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SERPENT, BRONZE (נְחַ֨שׁ הַנְּחֹ֜שֶׁת). A term used only in
The occasion for the molding of the serpent of bronze was a time of complaint by the Israelites against God, and Moses His servant. Just prior to this Moses had been provoked by their murmuring to strike a rock in anger, thus dishonoring his God and losing the privilege of leading the people of God into the Promised Land. In addition, Aaron had just died and been buried. Yet the people, evidently unconcerned about these great tragedies, complained about poor food. God punished them with fiery serpents whose bite killed many.
When the people repented, God ordered Moses to make a serpent of bronze. The people were told to look with trust in God to the bronze serpent. Those who did were healed by God from the serpent’s bite.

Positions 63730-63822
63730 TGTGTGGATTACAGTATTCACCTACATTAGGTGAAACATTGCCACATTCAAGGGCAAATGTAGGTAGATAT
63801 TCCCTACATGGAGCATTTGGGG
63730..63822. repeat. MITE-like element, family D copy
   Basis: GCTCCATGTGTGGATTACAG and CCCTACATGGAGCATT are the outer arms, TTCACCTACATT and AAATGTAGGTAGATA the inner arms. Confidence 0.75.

Later on superstitious and idolatrous persons among the Israelites worshiped the serpent of bronze until, in Hezekiah’s day, it was destroyed for having become an object of idolatry. Hezekiah called it “Nehushtan” (a piece of bronze), meaning by this that in and of itself, it was nothing more.
Later, our Lord likened His death on the cross to the lifting up of the serpent in the wilderness by Moses. As many were healed of their physical sicknesses then, so in Christ those who look to Him in faith are saved from sin and death (
The fact that in ancient times many people believed that serpents had curative powers has apparently no relation to this event. Plainly, God ordered the serpent made. The later idolatry was a perversion by the people of that good thing God had done.
T. Meek, Hebrew Origins (1936), 122ff., 131ff.; H. Rowley, The Rediscovery of the(1946), 72ff.; A. Pieters, Notes on Old Testament History (1950), 85; G. Wright, The Old Testament Against Its Environment (1950), 24; D. Baly, The Geography of the Bible (1957), 212.